SILO: A trio with Christophe Berthet (sax, clarinet) and Nicolas Field (dr); we work on playing modes, on sound concepts, creating forms with the aim of instant compositions.

Selected Discography

 Oeil, solo guitar  Leo Records 2004 

 Telegram from Mars  Unit Records ’98

Urban Safari Carbon 7 ‘95

Paris Connection COD ‘91

Berthet – Vonlanthen – Bondi
Silo Leo Records 2012

Le Grand Frisson (Christophe Berthet)
- on off Creative Sources Recordings 2014

VLL 678
- Vonlanthen – Laeng – Loubatiere   Leo Records 2010

Beuret – Koch – Vonlanthen
- Synopsis  Altri Suoni 2008

Christoph Berthet – Vinz Vonlanthen
- Effet papillon UnitRec. 2001

Bänz Oesters Snow of Tomorrow:
- So far from home '95

Insub Meta Orchestra
- Archive #1, insubordination, netlabel
- Archive #2, insubordination, netlabel 

George Robert Tentett
- Remember The Sound  TCB 2009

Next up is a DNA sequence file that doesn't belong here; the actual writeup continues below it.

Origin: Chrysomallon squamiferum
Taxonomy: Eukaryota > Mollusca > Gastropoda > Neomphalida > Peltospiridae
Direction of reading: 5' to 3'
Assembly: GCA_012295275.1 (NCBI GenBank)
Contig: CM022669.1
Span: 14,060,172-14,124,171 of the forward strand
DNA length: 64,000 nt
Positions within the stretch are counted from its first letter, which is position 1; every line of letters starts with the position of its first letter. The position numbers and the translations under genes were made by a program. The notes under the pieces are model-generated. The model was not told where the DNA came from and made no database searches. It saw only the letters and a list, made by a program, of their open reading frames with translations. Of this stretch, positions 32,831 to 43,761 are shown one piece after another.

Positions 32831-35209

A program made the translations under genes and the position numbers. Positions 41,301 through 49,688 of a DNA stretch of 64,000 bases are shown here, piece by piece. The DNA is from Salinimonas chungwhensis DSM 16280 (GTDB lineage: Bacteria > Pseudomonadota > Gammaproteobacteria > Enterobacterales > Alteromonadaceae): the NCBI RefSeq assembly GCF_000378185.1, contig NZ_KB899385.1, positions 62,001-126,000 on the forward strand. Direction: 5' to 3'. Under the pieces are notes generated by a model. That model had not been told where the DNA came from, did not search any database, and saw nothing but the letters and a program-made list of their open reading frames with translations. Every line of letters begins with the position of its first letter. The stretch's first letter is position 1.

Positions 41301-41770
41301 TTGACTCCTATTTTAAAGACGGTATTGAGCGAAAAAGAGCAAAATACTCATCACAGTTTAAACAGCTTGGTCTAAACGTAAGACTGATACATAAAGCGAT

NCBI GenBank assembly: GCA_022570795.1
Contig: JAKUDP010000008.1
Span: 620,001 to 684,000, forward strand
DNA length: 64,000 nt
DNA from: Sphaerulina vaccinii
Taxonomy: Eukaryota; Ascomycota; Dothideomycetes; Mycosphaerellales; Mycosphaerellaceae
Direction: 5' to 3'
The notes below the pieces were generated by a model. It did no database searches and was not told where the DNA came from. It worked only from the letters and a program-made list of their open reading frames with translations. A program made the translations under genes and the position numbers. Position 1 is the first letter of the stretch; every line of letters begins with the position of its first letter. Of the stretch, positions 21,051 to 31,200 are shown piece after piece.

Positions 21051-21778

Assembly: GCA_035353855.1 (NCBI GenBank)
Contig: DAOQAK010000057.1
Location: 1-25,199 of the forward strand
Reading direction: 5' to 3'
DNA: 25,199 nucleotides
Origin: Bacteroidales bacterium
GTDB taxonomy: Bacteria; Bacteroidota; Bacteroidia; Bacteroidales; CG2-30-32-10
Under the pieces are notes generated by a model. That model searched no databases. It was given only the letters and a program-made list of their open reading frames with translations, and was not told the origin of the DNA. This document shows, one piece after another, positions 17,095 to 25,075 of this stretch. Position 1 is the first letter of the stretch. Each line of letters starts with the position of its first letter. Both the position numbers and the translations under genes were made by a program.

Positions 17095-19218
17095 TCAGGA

Martin Dahanukar ‘s Bloodsystem
Scent of Jungle, Skip Rec. 2012
Garuda UnitRec 2008
-  Nanda Devi. Zodiacsounds 2006

Aventure Dupont (with Bänz Oester b, Gilbert Paeffgen dr)
- “Anna l’hirondelle et le poisson rouge" Zyt '91
- “Aventure Dupont” Sound Service ‘86
- “Cohabitation” Sound Service ‘88- “Free Funk Trio" Zyt ‘84

Vonlanthen-Demierre-Provini / new Trance for small Combos
- Altri Suoni 2001

 Giancarlo Nicolai
- La sorveliante del tempo, feat. John Tchicai Ammoniac-music 2007
- Live Ammoniac-music 2005- Labor a (s)tory Ammoniac-music 2001

Georg Hofmann -  Christoph Baumann  -  Vinz Vonlanthen 
- Sit Back and relax Altri Suoni 2002

Michel Besson:
- Mille Devises Fun Key ‘91

Marc. Jundt’s Kalabule-band:
- Live at Zingghaus Zyt ‘95- feat. Kenny Wheeler Zyt ‘93 

Yves Massy
- Nocturne schématique Unit ‘95

Jean Bart:
- Des mûres et des vertes ‘96
- Fin et suite '95
- Il le faut '94

Sammy Oddoh (Ghana)